You are here

Lecture/Reading: Bhante Sujato

Translating a 2,500-Year-Old Sacred Text for a Modern Audience

Venerable Bhante Sujato spent two years translating the four Nikayas of the Pali Canon into English, primarily for SuttaCentral. His aim was to prepare a text that embodied the Buddha's virtues of accessibility and inclusivity. In this talk he discuss some of the guiding principles for his translation, as well as insights I gleaned along the way.

This event is part of the TT & WF Chao Distinguished Buddhist Practitioner Lecture series.

About the Speaker

Bhante Sujato is an Australian Theravanda Buddhist monk ordained in a monastery in Chieng Mai in Thailand during the 1990s. He played in a successful rock band called Martha’s Vineyard for many years before he joined an intensive Buddhist retreat in Thailand which introduced him to the Buddha’s teachings.

Bhante Sujato has taught the Dhamma and meditation to a varied audience in Australia and internationally such as Malaysia, Singapore, Indonesia, United States, Germany, Norway, India, Hongkong, Taiwan, Sri Lanka and many others, and has spoken at several major international Buddhist conferences and events. He also helped to establish the Santi Forest Monastery in Bundanoon, where he was the abbot for many years.

Bhante Sujato has become well known for his articulate support for the fully ordained Bhikkhuni lineage. A special field of interest is the role of women in Buddhism and particularly the revival of the Bhikkhuni order within the Theravada tradition. As well as being a meditator and teacher, Bhante Sujato is a scholar of early Buddhism, with several books and essays of original and often groundbreaking research. He contributes to Buddhism in Australia through a wide variety of forums and organisations, including the Australian Sangha Association, Federation of Australian Buddhist Councils, Australia Partnership of Religious Organisations, Australian Association of Buddhist Councillors and Psychotherapists, Australian Association of Buddhist Studies, and Australian Religious Response to Climate Change.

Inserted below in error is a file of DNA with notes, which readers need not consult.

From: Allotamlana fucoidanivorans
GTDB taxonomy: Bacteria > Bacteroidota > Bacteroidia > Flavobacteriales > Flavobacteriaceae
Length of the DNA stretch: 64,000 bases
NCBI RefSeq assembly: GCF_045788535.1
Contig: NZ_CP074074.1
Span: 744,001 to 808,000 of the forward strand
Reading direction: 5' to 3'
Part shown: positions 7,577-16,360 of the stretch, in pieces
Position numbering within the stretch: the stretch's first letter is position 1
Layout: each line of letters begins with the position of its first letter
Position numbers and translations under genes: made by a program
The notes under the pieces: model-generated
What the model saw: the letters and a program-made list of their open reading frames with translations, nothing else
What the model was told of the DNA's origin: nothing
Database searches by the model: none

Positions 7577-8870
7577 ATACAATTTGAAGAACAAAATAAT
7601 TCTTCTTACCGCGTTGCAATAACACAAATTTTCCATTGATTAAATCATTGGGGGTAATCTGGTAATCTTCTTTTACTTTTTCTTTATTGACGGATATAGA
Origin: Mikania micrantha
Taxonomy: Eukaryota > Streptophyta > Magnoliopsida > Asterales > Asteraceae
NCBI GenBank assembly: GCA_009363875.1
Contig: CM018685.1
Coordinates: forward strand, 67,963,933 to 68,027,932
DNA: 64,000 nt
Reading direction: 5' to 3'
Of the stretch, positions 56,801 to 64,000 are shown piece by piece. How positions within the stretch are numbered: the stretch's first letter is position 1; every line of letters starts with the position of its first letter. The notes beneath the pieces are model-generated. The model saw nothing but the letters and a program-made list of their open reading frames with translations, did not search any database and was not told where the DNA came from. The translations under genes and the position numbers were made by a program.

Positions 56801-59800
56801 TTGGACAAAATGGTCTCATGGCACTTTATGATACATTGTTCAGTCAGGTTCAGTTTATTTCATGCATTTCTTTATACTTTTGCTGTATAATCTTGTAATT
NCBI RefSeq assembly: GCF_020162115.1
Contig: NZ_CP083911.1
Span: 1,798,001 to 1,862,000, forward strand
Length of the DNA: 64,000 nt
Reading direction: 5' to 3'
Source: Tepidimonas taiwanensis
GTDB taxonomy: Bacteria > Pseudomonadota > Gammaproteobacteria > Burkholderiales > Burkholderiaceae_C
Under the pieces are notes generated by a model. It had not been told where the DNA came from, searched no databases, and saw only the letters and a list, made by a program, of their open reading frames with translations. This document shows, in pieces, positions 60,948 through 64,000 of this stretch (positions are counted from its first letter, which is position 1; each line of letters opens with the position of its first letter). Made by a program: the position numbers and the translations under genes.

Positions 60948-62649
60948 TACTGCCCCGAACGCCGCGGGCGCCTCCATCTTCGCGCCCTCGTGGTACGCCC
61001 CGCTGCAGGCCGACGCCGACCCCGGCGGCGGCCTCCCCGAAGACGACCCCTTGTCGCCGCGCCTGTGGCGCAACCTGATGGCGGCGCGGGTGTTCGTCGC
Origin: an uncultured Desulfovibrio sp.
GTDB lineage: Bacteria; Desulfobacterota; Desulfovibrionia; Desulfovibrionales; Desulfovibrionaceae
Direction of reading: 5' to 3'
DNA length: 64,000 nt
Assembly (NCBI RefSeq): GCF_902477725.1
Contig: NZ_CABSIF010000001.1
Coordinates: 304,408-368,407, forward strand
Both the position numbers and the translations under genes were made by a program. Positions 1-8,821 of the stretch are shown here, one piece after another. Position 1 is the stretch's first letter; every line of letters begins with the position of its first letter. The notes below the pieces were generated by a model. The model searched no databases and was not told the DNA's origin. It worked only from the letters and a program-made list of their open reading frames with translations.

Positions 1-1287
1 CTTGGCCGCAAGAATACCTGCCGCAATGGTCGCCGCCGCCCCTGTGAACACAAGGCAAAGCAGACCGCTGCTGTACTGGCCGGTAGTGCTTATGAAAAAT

Tuesday, October 29, 2019. 06:00 PM


Levinthal Hall, Stanford Humanities Center, 424 Santa Teresa Street


o Center for Buddhist Studies at Stanford




Free and open to the public